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Sullivan v. Louisiana

    Brief Fact Summary. An individual was charged with first-degree murder during the course of the robbery of a bar. At trial, the jury instructions included a definition of reasonable doubt that was previously found unconstitutional.

    Synopsis of Rule of Law. “[T]he reviewing court [should] consider [ ] not what effect the constitutional error might generally be expected to have upon a reasonable jury, but rather what effect it had upon the guilty verdict in the case at hand.”

    Facts. The Petitioner, Sullivan (the “Petitioner”), was charged with first-degree murder during the course of the robbery of a bar. The Petitioner’s alleged accomplice, Michael Hillhouse (“Hillhouse”) testified during trial pursuant to a grant of immunity. The bar was crowded, but only one witness testified during trial. The witness could not identify either the Petitioner or Hillhouse during a physical line up, but testified that he saw the Petitioner hold a gun to the victim’s head. In his closing argument, the defense counsel argued there was reasonable doubt as to the identity of the murderer and his intent.
    The trial judge gave a definition of reasonable doubt that was previously found unconstitutional in [Cage v. Louisiana]. The Petitioner was found guilty of first-degree murder. The Supreme Court of Louisiana held that the jury instruction pertaining to reasonable doubt was harmless.

    Issue. “[W]hether a constitutionally deficient reasonable doubt instruction may be harmless error[?]”

    Held. The majority observed the “prosecution bears the burden of proving all elements of the offense charged and must persuade the factfinder ‘beyond a reasonable doubt’ of the facts necessary to establish each of those elements.”
    “It is self-evident, we think, that the Fifth Amendment requirement of proof beyond a reasonable doubt and the Sixth Amendment requirement of a jury verdict are interrelated. It would not satisfy the Sixth Amendment to have a jury determine that the defendant is probably guilty, and then leave it up to the judge to determine (as Winship requires) whether he is guilty beyond a reasonable doubt. In other words, the jury verdict required by the Sixth Amendment is a jury verdict of guilty beyond a reasonable doubt.”
    The majority observed “[i]n [Chapman v. California], we rejected the view that all federal constitutional errors in the course of a criminal trial require reversal. We held that the Fifth Amendment violation of prosecutorial comment upon the defendant’s failure to testify would not require reversal of the conviction if the State could show ‘beyond a reasonable doubt that the error complained of did not contribute to the verdict obtained.’ ” The Chapman standard recognizes that ‘certain constitutional errors, no less than other errors, may have been harmless in terms of their effect on the factfinding process at trial.’ Although most constitutional errors have been held amenable to harmless error analysis, some will always invalidate the conviction.”
    “Consistent with the jury trial guarantee, the question [Chapman] instructs the reviewing court to consider is not what effect the constitutional error might generally be expected to have upon a reasonable jury, but rather what effect it had upon the guilty verdict in the case at hand. Harmless error review looks, we have said, to the basis on which ‘the jury actually rested its verdict.’ The inquiry, in other words, is not whether, in a trial that occurred without the error, a guilty verdict would surely have been rendered, but whether the guilty verdict actually rendered in this trial was surely unattributable to the error. That must be so, because to hypothesize a guilty verdict that was never in fact rendered – no matter how inescapable the findings to support that verdict might be – would violate the jury-trial guarantee.”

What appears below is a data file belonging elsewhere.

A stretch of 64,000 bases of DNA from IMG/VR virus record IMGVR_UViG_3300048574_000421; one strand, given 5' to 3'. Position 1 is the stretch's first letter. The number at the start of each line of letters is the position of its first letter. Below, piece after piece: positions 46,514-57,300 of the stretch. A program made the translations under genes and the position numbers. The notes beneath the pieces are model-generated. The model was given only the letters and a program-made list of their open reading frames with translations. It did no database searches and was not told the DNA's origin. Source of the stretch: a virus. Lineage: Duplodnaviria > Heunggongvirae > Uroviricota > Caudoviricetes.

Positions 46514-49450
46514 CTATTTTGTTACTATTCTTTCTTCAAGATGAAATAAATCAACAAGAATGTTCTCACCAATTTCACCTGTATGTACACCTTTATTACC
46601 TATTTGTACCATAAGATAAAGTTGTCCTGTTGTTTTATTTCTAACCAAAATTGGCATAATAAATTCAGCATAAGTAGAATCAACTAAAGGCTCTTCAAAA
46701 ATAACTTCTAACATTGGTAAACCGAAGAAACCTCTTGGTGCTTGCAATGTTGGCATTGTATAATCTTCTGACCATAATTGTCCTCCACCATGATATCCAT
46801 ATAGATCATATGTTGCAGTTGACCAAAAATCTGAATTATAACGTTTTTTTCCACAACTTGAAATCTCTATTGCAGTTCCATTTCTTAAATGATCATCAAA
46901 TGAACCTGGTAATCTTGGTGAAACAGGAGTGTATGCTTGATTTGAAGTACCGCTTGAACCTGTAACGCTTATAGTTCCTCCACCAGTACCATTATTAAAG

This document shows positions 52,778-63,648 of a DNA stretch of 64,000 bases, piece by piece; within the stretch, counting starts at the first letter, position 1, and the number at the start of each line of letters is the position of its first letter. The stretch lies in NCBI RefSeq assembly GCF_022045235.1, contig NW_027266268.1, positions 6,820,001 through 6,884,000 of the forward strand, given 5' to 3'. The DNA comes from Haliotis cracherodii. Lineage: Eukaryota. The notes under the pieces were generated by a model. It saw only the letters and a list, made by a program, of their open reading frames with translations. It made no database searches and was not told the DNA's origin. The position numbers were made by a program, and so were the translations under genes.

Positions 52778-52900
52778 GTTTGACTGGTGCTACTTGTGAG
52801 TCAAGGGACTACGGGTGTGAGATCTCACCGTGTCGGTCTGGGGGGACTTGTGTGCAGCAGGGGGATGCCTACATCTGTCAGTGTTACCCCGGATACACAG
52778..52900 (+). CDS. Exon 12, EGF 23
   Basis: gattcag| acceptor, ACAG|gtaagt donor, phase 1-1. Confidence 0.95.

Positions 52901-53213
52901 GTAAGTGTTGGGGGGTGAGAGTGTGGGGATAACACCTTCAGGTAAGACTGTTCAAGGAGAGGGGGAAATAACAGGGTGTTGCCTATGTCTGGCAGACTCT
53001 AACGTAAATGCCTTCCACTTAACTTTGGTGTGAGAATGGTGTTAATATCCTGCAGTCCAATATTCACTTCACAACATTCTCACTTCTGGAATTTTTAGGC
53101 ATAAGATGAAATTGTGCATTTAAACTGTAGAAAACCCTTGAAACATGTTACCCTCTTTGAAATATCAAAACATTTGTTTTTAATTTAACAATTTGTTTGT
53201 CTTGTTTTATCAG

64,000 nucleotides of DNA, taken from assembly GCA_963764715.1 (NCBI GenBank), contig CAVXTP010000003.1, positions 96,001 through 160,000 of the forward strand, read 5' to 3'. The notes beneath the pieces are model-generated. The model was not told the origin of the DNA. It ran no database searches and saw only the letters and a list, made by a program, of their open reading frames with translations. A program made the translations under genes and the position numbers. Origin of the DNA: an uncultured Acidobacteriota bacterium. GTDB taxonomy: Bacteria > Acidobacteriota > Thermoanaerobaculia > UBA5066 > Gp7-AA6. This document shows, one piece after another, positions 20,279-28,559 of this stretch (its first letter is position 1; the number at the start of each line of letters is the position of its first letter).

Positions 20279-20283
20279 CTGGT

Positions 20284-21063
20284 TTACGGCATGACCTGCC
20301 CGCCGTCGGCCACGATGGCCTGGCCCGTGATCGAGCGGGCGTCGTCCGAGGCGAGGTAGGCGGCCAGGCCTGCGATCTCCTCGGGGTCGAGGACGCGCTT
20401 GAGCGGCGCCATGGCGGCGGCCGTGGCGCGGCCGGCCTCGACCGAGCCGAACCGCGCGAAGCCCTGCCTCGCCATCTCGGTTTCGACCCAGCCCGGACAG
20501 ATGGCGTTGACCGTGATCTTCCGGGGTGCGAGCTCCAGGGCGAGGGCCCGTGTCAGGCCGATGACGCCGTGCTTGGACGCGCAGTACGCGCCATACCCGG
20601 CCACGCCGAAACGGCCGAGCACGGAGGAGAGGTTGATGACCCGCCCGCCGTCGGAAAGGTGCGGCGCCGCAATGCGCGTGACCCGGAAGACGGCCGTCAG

“[T]he essential connection to a ‘beyond a reasonable doubt’ factual finding cannot be made where the instructional error consists of a misdescription of the burden of proof, which vitiates all the jury’s findings. A reviewing court can only engage in pure speculation – its view of what a reasonable jury would have done. And when it does that, ‘the wrong entity judge[s] the defendant guilty.’ ”
    Likewise, “[i[n [Arizona v. Fulminante], we distinguished between, on the one hand, ‘structural defects in the constitution of the trial mechanism, which defy analysis by ‘harmless error’ standards,’ and, on the other hand, trial errors which occur ‘during the presentation of the case to the jury, and which may therefore be quantitatively assessed in the context of other evidence presented.’ Denial of the right to a jury verdict of guilt beyond a reasonable doubt is certainly an error of the former sort, the jury guarantee being a ‘basic protectio[n]’ whose precise effects are unmeasurable, but without which a criminal trial cannot reliably serve its function. The right to trial by jury reflects, we have said, ‘a profound judgment about the way in which law should be enforced and justice administered.’ The deprivation of that right, with consequences that are necessarily unquantifiable and indeterminate, unquestionably qualifies as ‘structural error.’ ”

    Discussion. This case deals with the effects that errors during trial have when an appellate court is reviewing the case.


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